Fear of the coronavirus (COVID-19): Predictors in an online study conducted in March 2020

Gaëtan Mertens*, Lotte Gerritsen, Stefanie Duijndam, Elske Salemink, Iris M. Engelhard

*Corresponding author for this work

Research output: Contribution to journalArticleScientificpeer-review

16 Citations (Scopus)
89 Downloads (Pure)

Abstract

Fear is an adaptive response in the presence of danger. However, when threat is uncertain and continuous, as in the current coronavirus disease (COVID-19) pandemic, fear can become chronic and burdensome. To identify predictors of fear of the coronavirus, we conducted an online survey (N = 439) three days after the World Health Organization declared the coronavirus outbreak a pandemic (i.e., between March 14 and 17, 2020). Fear of the coronavirus was assessed with the newly developed Fear of the Coronavirus Questionnaire (FCQ) consisting of eight questions pertaining to different dimensions of fear (e.g., subjective worry, safety behaviors, preferential attention), and an open-ended question. The predictors included psychological vulnerability factors (i.e., intolerance of uncertainty, worry, and health anxiety), media exposure, and personal relevance (i.e., personal health, risk for loved ones, and risk control). We found four predictors for the FCQ in a simultaneous regression analysis: health anxiety, regular media use, social media use, and risks for loved ones (R2 = .37). Furthermore, 16 different topics of concern were identified based participants’ open-ended responses, including the health of loved ones, health care systems overload, and economic consequences. We discuss the relevance of our findings for managing people’s fear of the coronavirus.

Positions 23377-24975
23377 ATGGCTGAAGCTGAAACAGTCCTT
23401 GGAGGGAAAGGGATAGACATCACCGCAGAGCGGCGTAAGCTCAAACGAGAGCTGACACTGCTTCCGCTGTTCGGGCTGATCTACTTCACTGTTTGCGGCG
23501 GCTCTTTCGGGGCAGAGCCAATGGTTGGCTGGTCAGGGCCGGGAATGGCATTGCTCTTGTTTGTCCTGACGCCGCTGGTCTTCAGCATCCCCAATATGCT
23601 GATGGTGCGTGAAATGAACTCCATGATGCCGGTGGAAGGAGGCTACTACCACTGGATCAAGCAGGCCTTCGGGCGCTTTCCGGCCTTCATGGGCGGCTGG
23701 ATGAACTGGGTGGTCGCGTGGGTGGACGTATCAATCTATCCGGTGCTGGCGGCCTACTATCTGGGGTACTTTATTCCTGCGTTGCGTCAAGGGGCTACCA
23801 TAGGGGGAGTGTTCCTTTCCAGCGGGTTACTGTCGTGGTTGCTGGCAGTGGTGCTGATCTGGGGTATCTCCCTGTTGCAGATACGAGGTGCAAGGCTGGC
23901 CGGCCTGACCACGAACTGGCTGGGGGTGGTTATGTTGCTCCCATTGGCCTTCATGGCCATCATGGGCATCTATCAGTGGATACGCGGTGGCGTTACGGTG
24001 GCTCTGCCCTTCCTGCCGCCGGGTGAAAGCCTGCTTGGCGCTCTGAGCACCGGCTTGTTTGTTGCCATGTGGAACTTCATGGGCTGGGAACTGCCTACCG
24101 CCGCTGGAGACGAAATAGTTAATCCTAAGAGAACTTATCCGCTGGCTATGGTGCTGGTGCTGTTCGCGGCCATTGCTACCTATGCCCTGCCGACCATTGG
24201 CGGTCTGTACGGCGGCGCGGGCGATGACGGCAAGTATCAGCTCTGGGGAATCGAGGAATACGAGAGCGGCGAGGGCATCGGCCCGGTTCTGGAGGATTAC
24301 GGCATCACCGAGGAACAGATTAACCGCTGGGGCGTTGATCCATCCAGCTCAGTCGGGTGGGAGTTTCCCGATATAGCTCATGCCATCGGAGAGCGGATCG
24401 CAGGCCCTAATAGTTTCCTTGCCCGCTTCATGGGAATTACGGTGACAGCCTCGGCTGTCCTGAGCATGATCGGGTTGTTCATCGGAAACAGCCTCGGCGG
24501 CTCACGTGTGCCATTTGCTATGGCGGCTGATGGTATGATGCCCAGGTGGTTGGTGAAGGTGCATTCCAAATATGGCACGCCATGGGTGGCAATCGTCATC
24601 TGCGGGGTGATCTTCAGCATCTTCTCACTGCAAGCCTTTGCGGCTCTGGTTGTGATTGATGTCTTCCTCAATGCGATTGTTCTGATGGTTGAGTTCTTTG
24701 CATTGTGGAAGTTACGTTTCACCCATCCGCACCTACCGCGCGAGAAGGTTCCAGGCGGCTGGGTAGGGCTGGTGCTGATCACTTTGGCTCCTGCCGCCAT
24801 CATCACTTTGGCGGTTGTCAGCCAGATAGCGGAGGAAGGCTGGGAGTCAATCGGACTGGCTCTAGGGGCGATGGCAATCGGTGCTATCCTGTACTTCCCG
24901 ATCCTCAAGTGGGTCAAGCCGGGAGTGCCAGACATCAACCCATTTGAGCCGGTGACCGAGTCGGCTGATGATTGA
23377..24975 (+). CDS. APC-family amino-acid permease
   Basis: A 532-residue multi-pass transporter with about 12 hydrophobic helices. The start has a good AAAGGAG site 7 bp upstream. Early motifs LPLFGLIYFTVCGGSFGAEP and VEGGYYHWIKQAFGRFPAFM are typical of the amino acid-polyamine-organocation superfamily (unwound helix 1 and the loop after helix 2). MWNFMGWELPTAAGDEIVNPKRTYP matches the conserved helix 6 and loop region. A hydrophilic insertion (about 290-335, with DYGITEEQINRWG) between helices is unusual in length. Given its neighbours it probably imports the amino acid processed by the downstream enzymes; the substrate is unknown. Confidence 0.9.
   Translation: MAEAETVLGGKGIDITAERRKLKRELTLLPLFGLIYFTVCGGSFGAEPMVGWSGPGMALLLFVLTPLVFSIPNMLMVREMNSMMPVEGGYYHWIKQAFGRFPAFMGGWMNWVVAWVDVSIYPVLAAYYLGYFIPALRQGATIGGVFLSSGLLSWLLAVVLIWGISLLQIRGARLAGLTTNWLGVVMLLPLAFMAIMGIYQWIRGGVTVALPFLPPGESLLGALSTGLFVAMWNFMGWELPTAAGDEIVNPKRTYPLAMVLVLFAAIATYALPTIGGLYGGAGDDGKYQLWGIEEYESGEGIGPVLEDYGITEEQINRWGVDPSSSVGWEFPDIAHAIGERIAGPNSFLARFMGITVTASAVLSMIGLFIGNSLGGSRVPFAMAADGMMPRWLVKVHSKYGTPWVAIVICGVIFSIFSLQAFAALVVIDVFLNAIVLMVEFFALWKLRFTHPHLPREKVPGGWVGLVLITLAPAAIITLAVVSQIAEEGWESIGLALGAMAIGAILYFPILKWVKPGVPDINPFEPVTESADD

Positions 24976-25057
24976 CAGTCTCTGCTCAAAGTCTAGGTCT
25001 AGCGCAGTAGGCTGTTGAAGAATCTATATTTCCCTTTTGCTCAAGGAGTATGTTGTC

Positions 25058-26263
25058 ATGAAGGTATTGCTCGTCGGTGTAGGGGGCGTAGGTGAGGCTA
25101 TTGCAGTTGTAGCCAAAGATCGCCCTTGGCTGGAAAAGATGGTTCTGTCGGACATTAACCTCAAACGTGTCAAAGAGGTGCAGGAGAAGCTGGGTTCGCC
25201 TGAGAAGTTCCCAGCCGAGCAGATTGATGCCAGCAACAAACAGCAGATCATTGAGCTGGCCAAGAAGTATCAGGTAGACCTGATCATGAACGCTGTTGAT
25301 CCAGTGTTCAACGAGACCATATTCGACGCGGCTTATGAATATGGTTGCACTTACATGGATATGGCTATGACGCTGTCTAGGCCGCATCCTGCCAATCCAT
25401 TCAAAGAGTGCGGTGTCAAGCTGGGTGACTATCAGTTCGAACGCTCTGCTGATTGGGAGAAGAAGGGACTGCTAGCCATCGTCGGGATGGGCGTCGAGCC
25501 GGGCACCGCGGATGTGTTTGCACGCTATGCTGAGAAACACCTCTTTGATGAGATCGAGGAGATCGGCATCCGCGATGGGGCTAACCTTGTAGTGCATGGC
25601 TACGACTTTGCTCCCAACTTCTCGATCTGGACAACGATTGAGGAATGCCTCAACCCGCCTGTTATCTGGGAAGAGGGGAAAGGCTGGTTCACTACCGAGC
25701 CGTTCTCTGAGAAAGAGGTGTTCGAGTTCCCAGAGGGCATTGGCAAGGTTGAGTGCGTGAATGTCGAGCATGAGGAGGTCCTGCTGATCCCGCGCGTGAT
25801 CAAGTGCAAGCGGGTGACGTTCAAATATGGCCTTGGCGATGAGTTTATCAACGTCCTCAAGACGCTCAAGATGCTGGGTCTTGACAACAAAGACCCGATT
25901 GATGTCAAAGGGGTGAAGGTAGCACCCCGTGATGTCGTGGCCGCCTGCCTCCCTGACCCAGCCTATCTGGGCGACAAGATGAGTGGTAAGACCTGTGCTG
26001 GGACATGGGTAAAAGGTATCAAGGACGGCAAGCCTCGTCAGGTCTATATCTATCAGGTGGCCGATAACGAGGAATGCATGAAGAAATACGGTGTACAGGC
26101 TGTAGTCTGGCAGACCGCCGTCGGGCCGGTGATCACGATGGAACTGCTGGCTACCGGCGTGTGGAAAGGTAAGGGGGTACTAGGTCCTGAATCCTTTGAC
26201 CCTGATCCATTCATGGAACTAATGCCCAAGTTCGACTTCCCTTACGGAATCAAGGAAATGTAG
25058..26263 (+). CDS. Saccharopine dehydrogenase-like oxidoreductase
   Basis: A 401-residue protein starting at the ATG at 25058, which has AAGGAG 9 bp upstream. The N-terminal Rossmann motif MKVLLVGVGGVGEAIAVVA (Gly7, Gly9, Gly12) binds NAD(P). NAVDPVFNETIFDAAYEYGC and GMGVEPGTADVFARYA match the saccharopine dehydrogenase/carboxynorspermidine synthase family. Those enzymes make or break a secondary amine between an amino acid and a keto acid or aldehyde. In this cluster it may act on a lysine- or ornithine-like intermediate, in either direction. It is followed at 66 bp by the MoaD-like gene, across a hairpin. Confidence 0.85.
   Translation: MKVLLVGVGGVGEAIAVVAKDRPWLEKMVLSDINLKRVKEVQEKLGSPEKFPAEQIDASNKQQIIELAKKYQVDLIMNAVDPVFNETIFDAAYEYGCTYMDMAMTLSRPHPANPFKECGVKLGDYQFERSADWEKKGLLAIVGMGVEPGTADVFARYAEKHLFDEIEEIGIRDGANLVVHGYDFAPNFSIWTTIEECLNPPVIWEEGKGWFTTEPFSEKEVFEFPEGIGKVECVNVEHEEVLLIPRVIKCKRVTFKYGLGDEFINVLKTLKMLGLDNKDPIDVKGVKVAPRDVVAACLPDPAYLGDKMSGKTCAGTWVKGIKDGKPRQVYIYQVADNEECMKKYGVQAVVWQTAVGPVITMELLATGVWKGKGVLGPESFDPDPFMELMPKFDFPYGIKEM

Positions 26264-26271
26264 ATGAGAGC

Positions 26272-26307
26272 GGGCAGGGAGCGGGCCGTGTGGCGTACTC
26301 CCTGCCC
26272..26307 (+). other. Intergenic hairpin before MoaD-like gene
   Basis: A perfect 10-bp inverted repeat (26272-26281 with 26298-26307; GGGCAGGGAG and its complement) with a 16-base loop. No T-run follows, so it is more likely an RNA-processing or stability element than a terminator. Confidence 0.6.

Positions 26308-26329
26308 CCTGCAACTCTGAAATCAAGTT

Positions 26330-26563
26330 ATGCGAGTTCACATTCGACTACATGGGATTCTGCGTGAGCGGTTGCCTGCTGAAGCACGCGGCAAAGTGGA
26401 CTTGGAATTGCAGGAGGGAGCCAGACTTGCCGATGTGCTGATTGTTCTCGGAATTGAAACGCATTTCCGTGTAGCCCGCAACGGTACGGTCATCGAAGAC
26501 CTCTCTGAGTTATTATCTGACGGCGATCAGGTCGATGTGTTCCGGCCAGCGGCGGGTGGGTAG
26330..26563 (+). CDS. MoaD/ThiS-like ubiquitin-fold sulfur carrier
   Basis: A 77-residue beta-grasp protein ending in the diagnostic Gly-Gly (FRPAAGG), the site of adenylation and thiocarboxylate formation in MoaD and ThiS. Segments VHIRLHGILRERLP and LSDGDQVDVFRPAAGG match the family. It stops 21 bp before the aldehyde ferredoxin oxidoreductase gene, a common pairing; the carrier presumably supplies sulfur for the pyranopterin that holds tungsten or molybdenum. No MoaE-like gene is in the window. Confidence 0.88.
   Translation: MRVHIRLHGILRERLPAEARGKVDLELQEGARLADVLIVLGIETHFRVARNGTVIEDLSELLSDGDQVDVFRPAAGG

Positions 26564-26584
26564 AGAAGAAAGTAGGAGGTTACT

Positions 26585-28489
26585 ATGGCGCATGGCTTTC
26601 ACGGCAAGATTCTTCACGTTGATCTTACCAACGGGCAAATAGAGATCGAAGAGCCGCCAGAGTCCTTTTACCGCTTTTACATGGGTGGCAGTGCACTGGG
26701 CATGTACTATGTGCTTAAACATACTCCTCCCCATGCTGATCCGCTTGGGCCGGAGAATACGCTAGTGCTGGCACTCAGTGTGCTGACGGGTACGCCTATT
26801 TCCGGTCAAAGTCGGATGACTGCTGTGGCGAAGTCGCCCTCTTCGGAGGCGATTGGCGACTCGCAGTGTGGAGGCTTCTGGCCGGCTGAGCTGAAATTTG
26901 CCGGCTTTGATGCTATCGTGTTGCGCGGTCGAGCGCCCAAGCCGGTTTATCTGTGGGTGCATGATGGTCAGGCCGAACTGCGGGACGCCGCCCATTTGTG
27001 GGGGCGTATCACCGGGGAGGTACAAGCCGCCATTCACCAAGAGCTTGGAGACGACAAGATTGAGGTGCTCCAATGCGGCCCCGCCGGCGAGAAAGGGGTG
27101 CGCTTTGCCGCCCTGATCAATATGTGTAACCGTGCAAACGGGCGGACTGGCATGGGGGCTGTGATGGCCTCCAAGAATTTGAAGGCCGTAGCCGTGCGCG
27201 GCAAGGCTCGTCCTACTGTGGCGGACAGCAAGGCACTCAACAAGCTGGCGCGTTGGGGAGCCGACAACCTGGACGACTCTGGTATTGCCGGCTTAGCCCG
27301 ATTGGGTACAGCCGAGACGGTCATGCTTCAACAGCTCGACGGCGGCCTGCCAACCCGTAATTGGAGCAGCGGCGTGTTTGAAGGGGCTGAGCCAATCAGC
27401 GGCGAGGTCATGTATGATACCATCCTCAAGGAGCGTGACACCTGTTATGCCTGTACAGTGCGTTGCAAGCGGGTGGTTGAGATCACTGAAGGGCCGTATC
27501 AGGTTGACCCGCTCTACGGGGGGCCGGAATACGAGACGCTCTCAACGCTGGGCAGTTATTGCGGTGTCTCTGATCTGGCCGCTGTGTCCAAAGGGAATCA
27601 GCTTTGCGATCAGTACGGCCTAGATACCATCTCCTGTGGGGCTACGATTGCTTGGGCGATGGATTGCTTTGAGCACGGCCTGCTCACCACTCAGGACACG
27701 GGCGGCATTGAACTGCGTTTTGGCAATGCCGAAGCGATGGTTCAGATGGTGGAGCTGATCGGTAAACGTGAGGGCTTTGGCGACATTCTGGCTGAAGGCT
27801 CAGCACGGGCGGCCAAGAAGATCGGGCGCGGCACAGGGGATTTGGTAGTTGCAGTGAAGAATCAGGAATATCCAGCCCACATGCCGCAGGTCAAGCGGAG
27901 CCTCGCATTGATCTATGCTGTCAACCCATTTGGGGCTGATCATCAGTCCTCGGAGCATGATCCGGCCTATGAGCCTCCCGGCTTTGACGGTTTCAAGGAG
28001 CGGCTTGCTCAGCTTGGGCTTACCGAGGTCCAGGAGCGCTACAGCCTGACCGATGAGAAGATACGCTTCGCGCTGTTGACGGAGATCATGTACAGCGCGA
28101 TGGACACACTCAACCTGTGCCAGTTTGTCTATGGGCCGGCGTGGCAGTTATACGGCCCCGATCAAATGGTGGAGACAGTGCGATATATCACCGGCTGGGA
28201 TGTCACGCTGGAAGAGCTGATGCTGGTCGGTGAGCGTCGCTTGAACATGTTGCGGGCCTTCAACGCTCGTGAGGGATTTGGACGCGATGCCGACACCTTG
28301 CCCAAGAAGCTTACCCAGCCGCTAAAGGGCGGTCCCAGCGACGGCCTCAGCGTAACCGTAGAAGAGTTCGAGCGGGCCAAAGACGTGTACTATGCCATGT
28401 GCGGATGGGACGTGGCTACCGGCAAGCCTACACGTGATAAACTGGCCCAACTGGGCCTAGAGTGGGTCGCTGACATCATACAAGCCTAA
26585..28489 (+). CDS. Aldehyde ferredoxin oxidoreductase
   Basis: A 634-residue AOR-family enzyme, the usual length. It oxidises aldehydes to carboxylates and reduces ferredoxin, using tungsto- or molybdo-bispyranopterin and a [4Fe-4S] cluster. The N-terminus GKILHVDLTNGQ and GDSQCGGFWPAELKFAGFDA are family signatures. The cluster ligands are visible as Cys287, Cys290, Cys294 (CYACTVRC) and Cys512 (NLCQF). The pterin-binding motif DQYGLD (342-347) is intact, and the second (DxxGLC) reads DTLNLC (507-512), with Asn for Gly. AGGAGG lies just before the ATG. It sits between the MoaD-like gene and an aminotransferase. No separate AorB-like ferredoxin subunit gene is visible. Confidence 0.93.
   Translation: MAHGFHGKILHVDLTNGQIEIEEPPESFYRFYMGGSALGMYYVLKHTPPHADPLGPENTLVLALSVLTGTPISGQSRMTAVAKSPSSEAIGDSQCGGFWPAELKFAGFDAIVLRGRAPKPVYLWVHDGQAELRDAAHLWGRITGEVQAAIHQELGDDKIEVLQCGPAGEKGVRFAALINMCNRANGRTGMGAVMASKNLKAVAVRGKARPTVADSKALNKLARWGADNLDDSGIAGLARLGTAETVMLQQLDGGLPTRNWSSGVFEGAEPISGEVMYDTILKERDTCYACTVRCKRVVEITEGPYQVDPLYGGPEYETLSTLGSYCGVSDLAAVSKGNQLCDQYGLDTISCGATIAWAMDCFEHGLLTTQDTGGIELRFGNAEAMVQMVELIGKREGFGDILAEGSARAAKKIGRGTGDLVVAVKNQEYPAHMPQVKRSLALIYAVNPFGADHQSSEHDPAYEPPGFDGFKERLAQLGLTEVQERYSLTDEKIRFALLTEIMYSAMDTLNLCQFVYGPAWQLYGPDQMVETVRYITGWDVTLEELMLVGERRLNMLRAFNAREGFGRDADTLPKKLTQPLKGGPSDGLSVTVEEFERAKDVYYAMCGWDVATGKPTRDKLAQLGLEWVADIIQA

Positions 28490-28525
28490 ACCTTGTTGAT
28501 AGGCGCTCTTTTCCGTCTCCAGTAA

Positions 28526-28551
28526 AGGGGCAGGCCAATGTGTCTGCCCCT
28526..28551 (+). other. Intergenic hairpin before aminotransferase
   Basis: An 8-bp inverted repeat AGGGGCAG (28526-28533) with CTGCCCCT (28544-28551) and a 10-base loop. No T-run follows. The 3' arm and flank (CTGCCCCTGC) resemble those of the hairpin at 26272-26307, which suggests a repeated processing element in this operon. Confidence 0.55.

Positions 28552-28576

Original languageEnglish
Article number102258
JournalJournal of Anxiety Disorders
Volume74
DOIs
Publication statusPublished - 2020

Keywords

  • Adolescent
  • Adult
  • Aged
  • Aged, 80 and over
  • Anxiety/epidemiology
  • Coronavirus Infections/epidemiology
  • Fear
  • Female
  • Humans
  • Internet
  • Male
  • Middle Aged
  • Pandemics
  • Pneumonia, Viral/epidemiology
  • Social Media
  • Stress, Psychological/epidemiology
  • Surveys and Questionnaires
  • Uncertainty
  • Young Adult

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